Beyond the Pleasure Principle
Freud, S. (2004). Beyond the Pleasure Principle. In J. Rivkin, & M. Ryan (Eds.), Literary Theory: An Anthology (Second ed., pp. 431-437). Malden, MA: Blackwell Publishing.
The opposite of war isn’t peace, it’s creation
—Jonathan Larson, Rent
Although Sigmund Freud received medical training as a student of psychiatry, he initially had an interest in philosophy and was likely influenced by his mentor Franz Brentano as he popularized psychoanalysis and the concept of the unconscious. Setting this path in motion, Freud studied with Jean-Martin Charcot, a noted neurologist who was also interested in mesmerism and hypnosis, which were popular at the end of the 19th century. After working with Charcot, Freud modeled himself after Josef Breuer and began to use hypnosis in his practice and eventually came across a patient named Anna O., who allowed Freud to develop core tenants of psychoanalysis as he worked with her to uncover repressed trauma through a process that would later be called “the talking cure” (i.e., patients were placed into a relaxed state and encouraged to free associate). Although psychoanalysis has largely fallen out of favor in clinical practice—being displaced by schools of cognitive-behavioral therapy and neuroscience—it continues to assert influence in areas like film studies and the humanities. Largely influenced by Friedrich Nietzsche, Freud’s thinking would go on to influence philosophers like Jacques Lacan (who maintained a clinical approach and Slavoj Žižek, fields like psychoanalytic feminism, and the vernacular of popular culture (e.g., id, ego, etc.).
This work revises Freud’s earlier thoughts regarding the pleasure principle (i.e., Eros), which is associated with the id and the desire to seek enjoyment and to avoid pain. Here a distinction should be made between Freud’s use of the terms “drive” (Gr. trieb) and “instinct” (Gr. instinkt): instinct referred to an animalistic or base force that is essential to the functioning of an organism while a drive is not essential for survival and tends to cause erratic or unanticipated behavior in an individual. Thus, libido as a term that refers to the life instinct/force (i.e., the will to live) is differentiated from Eros, which refers to the desire to create life.
Beyond the Pleasure Principle is often cited for producing the juxtaposition of Eros and Thanatos (although it should be noted that Freud himself did not use the term in the work and “Thanatos” is attributed to psychologist Wilhelm Stekel, a follower of Freud). In contrast to Eros, which is the desire to create life, Thanatos can be characterized by the desire for extinction.
In Beyond the Pleasure Principle Freud notes a series of stories in which he observes individuals who seem compelled to repeat a particular incident although the event itself does not appear to provide any source of pleasure. Forced to reconsider the id/ego binary that was established by the pleasure/reality principles, Freud worked to expand his theory so that it could account for cases of trauma, repression, and the play of children.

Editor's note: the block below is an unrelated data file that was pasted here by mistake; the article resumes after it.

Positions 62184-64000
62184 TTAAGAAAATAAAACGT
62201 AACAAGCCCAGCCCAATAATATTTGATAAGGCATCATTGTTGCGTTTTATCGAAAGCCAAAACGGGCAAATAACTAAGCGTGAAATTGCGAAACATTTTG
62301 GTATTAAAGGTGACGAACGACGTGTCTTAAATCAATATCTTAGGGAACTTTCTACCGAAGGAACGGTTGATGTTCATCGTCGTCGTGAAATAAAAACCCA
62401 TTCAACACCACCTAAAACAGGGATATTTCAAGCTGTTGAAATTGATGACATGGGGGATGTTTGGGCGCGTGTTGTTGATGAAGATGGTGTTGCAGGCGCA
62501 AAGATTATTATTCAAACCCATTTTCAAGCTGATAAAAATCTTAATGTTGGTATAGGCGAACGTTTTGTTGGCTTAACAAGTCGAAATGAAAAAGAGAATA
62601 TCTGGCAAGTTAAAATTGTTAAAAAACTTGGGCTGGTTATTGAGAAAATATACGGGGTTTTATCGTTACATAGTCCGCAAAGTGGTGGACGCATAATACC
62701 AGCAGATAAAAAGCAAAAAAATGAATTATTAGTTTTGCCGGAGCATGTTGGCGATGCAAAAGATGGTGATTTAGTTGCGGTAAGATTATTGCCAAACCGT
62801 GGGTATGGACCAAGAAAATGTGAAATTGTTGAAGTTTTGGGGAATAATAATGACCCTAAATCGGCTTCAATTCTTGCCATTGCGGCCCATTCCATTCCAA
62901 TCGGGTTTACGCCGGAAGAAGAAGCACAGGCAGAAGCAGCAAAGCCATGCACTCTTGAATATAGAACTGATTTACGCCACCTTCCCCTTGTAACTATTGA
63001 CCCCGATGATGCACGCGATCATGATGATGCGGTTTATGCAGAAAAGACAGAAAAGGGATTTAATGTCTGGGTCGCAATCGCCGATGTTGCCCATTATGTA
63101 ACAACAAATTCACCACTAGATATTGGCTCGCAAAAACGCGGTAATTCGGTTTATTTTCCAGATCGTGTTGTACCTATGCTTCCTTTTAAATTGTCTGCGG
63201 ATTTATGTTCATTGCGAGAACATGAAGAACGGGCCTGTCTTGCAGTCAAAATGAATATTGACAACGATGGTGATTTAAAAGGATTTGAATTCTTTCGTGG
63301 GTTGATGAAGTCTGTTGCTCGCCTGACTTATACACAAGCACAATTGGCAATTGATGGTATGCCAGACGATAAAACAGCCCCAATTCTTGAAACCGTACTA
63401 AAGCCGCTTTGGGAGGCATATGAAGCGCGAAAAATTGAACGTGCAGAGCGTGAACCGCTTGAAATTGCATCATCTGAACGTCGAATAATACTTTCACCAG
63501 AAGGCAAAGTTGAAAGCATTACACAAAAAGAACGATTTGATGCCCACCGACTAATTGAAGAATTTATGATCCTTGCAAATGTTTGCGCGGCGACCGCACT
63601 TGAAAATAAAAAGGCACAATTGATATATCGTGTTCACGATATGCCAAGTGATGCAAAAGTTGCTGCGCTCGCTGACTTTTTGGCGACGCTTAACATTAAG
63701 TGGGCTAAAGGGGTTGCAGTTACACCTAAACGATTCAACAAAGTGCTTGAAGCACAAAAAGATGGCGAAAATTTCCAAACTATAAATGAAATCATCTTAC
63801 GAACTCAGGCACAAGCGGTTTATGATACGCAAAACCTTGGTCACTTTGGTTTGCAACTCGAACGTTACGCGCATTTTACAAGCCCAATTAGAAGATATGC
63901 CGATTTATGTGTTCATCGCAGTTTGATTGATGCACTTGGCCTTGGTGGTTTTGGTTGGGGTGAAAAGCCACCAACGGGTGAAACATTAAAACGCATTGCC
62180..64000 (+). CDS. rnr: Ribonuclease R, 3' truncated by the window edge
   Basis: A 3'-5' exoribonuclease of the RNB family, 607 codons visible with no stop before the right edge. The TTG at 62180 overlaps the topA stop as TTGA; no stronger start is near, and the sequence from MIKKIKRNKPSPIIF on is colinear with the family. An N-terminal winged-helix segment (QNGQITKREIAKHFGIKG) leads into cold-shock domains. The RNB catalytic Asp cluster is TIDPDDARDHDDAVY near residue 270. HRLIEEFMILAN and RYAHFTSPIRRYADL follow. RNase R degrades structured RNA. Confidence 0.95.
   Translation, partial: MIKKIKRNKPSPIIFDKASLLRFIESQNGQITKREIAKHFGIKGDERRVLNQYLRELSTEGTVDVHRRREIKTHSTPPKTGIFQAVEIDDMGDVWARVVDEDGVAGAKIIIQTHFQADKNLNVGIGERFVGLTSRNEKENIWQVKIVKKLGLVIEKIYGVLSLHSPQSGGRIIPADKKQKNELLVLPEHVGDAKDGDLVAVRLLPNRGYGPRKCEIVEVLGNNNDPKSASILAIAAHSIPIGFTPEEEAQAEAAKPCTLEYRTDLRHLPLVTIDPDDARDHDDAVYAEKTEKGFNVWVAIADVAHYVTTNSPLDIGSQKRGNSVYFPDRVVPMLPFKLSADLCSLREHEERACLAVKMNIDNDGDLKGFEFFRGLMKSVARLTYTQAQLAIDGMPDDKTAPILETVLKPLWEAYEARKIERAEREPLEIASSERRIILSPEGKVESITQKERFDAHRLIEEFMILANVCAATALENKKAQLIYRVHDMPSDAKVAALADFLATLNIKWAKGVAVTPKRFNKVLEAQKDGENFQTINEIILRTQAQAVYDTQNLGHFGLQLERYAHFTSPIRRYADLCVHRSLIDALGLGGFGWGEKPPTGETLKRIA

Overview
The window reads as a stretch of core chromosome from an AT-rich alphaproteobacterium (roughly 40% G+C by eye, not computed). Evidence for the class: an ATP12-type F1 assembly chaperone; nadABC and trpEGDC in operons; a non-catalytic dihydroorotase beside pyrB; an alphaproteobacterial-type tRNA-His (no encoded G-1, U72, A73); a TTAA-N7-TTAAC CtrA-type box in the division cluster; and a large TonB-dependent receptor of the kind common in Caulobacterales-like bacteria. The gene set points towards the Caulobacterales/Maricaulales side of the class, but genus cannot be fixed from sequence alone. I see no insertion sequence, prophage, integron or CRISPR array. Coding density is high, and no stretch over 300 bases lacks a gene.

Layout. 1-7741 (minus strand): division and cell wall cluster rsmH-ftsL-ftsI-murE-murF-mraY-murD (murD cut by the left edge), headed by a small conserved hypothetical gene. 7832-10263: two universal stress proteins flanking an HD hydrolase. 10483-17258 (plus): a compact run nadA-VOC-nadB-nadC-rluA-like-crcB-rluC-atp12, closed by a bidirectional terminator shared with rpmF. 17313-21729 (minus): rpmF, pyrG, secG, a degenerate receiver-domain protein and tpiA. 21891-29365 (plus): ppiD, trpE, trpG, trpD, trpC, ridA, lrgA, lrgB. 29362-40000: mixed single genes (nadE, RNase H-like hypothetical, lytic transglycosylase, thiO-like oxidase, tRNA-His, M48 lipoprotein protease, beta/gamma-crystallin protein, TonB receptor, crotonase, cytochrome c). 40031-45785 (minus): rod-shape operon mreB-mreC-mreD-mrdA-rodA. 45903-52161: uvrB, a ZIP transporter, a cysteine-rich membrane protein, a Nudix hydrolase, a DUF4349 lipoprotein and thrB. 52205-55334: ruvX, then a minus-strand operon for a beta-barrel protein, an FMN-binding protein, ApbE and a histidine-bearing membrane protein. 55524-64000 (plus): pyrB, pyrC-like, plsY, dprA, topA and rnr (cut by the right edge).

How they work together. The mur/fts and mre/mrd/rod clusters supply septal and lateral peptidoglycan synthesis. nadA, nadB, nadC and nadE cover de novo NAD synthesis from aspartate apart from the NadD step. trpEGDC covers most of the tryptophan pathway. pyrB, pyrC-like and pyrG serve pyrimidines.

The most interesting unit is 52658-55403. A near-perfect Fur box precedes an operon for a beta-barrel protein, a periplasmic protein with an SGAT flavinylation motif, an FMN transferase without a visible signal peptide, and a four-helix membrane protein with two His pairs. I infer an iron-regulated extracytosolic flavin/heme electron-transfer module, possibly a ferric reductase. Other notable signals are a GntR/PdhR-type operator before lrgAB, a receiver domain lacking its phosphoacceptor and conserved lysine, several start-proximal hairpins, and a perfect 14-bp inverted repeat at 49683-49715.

The excerpt in Literary Theory is from the second and third sections (of six) in Beyond the Pleasure Principle and focuses on Freud’s thoughts concerning child’s play and repetition. Freud describes a situation in which a young child would throw a toy into the corner while uttering an approximation of the German word for “gone” (Gr. fort) and then “here” (Gr. da) upon recovering the toy. Freud suggests that the boy concocts the game in response to his separation from his mother: by reenacting a traumatic situation the boy is able to take control and assert an active role in the proceedings. Freud makes several caveats here, noting that the child may be playing the game in order to benefit from some other unseen source of pleasure (in this case the pleasure principle would still apply) and that children furthermore tend to repeat things that they observe in life. Freud’s anecdote with the child also illustrates that although the pleasure principle and the death drive might be operating in opposition to each other, their presence is not mutually exclusive as pleasure could be experienced en route to the restoration of a balanced mental state.
In contrast to the example introduced in Section II, in Section III Freud focuses on cases that have no origin in pleasure and are yet repeated. Section III of Beyond the Pleasure Principle is more directly applicable to psychoanalysis (as is Section I’s discussion of trauma) with its mention of repression: in this section Freud suggests that, in a process analogous to that of the child in Section II, patients are driven to repeat repressed thoughts until they are mastered and extinguished. In line with psychoanalysis’ overarching position, individuals are also not able to articulate the reasons for why they repeat their behavior (and, in fact, may not even be aware that they are doing so). Characterized by the term transference (i.e., the displacement of feelings onto other targets), Freud would also suggest that this process could be expanded beyond patients to the populace at large. In addition, Freud notes that the repressed thoughts are not themselves the issue here, suggesting that we should instead consider how the ego constrains and tries to protect our psyche through repression.